The Oben CTM-2500 is a solid yet light carbon fiber monopod. It stands up to 64 inches tall but collapses small enough to fit in…
I don’t find myself using monopods as often tripods when I’m traveling, but if you’re using a long telephoto for wildlife or sports photography, they’re a must. Not only do they offer crucial stability when shooting, but they take the weight of what can be very heavy lenses. So I like to have one on hand when I’m packing a long telephoto lens.
In recent years I’ve been using a Sirui P-326 carbon fiber monopod and have been very happy with how it performs, especially for an affordable option from a brand that isn’t as well known as some of the big players. There are more refined and stronger tripods available, but they also tend to be much more expensive, and I have a hard time justifying spending $300 or more on a monopod for travel when I’m not shooting professional sports or birding day in day out. B&H Photo sent me a CTM-2500 to check out.
The legs extend in five sections. The twist locks are rubberized and have good grip. They’re easy to use with one hand, even in cold or damp conditions.
I’ve found that the locks are strong and solid and there’s no wiggle room. So even fully extended it feels tight and solid with no hint of flimsiness.
It’s sold in two configurations. One is just the monopod without a head. You can, of course, simply attached the camera or lens directly to the monopod and shoot like that, but adding a tilt head or ballhead will increase the flexibility. If you don’t want to add your own, it’s also sold bundled with the Oben VH-R2 tilt head, which is a good combination so long as you’re happy using the quick release plate that uses (see my detailed review of the VH-R2). Bear in mind that adding a head might lower the maximum load capacity. The maximum load capacity becomes whichever is lower, the head or the main stick.
Another option is to add a quick release clamp directly to the top of the tripod. It doesn’t give you the angle versatility of a full head, but it does provide a way to put the camera on and off quickly. The one I use is a Desmond DAC-X1 skeleton clamp which is compatible with Arca-style quick release plates.
It includes a padded grip around the top section. Oben’s marketing materials call this a “leg warmer,” which I confess is not something I’ve seen it called before (they’re usually called leg wraps or leg protectors) and touts it as a feature in extreme weather, but it’s mostly just a useful and comfortable grip. While it’s pretty dense foam, much like you see on many tripods, it’s naturally going to get a bit banged up over time if you treat it roughly.
There’s a retractable steel spike in the foot. Just rotate the rubber foot surrounding it make the spike go in or out. The spike doesn’t come out and you can’t remove the foot to screw in a different kind.
Most of the time a wrist strap is just a wrist strap. And that’s generally true in this case too, but there are a couple of minor things about this one that I like as nice touches. For one, there’s an integrated belt clip that’s useful for attaching to your belt or a strap of your camera bag. For another, it’s a good length–a but longer than usual–so it doesn’t get in the way when you’re using the strap as a security precaution while shooting (I mean security against dropping, not security against pilfering, although it works well enough for that too). The wrist strap is also removable by unscrewing the mounting plate and sliding the wrist strap’s collar off.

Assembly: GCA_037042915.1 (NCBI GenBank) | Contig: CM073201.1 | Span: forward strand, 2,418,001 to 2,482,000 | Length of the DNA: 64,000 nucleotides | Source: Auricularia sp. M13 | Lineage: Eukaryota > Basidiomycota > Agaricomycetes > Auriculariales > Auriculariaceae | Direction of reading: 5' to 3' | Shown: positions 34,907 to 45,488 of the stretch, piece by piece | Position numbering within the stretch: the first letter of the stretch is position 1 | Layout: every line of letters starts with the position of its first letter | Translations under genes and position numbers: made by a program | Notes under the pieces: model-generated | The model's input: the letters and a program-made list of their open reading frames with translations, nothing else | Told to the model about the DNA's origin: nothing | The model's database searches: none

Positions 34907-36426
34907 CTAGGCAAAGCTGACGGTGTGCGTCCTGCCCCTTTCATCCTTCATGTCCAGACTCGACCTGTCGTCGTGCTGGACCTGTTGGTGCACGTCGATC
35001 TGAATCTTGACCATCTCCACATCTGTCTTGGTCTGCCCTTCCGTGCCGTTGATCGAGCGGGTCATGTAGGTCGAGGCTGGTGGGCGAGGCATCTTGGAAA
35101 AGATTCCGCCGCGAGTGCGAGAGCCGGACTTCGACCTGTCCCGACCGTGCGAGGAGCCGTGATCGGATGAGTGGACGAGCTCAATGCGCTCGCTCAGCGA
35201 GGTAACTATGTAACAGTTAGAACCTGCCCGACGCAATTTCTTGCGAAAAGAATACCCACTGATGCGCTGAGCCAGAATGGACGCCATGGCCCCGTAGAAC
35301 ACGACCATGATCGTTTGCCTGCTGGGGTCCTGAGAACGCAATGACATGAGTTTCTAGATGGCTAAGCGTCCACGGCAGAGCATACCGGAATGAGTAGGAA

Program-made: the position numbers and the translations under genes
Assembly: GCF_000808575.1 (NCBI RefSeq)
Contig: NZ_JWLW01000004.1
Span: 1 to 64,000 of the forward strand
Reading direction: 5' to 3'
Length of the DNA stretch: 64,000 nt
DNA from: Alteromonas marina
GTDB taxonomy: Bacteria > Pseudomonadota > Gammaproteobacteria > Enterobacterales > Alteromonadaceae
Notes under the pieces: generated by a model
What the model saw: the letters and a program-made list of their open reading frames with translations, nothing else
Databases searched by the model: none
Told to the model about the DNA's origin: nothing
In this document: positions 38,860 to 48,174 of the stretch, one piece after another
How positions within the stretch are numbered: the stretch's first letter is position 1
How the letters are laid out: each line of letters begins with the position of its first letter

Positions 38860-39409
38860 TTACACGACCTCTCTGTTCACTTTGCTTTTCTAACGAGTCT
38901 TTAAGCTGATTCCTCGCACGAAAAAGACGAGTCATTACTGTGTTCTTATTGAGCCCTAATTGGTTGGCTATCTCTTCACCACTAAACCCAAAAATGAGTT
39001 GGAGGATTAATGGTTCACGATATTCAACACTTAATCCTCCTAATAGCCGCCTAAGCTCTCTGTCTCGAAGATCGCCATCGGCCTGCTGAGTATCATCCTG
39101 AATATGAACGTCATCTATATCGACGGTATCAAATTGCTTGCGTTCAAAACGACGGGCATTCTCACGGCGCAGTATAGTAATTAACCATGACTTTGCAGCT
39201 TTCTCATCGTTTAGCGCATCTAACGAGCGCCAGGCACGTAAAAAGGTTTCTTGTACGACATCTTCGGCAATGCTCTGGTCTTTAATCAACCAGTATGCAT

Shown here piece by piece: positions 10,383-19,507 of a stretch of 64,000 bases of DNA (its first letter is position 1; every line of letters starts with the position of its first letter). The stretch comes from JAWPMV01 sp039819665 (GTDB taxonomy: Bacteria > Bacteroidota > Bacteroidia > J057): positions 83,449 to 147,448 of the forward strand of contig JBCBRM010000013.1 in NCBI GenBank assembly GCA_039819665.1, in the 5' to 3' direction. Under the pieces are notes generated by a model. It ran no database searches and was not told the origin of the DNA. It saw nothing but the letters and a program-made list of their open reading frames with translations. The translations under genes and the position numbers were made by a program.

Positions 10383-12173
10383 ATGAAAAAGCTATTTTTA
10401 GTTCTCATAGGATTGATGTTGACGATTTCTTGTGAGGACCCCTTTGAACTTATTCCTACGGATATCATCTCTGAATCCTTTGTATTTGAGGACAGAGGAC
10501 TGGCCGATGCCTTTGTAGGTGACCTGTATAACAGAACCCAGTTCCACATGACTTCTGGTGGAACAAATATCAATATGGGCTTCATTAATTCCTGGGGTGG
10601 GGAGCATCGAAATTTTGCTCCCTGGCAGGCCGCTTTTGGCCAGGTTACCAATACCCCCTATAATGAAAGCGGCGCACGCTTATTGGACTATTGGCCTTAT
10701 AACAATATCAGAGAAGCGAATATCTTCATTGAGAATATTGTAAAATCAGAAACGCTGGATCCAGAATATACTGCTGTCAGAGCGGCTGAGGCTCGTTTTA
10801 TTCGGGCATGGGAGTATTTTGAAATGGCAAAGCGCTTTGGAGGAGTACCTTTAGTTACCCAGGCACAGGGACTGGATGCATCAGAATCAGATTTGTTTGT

At the top, there’s a broad attachment plate that uses the de facto universal slugs. There’s a 3/8-16 slug by default, but if you want to use the smaller 1/4-20 size instead, you can remove the plate and turn the bolt around.
An exception is if you’re shooting in dirt or mud–you want to keep the twist locks away from grit and grime as much as possible.
Maximum height: 64.0 inches / 164.8 cm
Minimum height: 17.5 inches / 44.4 cm
Load capacity: 26 lb / 12 kg
Weight: 1.05 lb / 0.47 kg
Leg Sections: 5
Made in: China
Warranty: 5 year limited warranty
Oben’s CTM-2500 carbon fiber monopod is quite similar to the Sirui in many ways. They support similar loads, are both carbon fiber, use twist locks for the extensions, and both have built-in retractable steel spikes. The Oben is a 5-section monopod compared with the 6 sections of the Sirui.
Taller shooters might appreciate the extra height of the Oben–it’s about 4 inches taller fully extended.
If luggage or camera bag space is at a premium, the Sirui has slight edges in both compactness (about 2.5 inches shorter when collapsed) and weight (about 10 percent lighter). Those aren’t big differences, but they can make a difference if you’re trying to travel as light as possible, especially with carry-on or in a walking-around camera bag.
The Oben feels a bit stiffer and stronger in my hands. It doesn’t appear to have as much vibration when fully extended.
Overall, though, there’s not much between them, and to my mind, they’re both very good affordable options. I consider the extra compactness of the Sirui a plus but also like the extra strength and length of the Oben. For an upcoming trip to the Arctic where I’ll be using long telephoto lenses, I’ve chosen to pack the Oben because it’s that little bit stronger and stiffer. But the reality is that I’m more than happy using either of them.
The Oben CTM-2500 is a solid yet light monopod. Collapsing down to just under 18 inches, it can fit comfortably in carry-on. But it extends to a generous shooting height of up to 64 inches and has a generous maximum load capacity of 26 pounds, all while weighing in at just a touch over one pound.
The CTM-2500 is Oben’s top and strongest offering, but they also offer alternatives, including a 4-section carbon fiber monopod that is slightly shorter when extended and slightly longer when collapsed.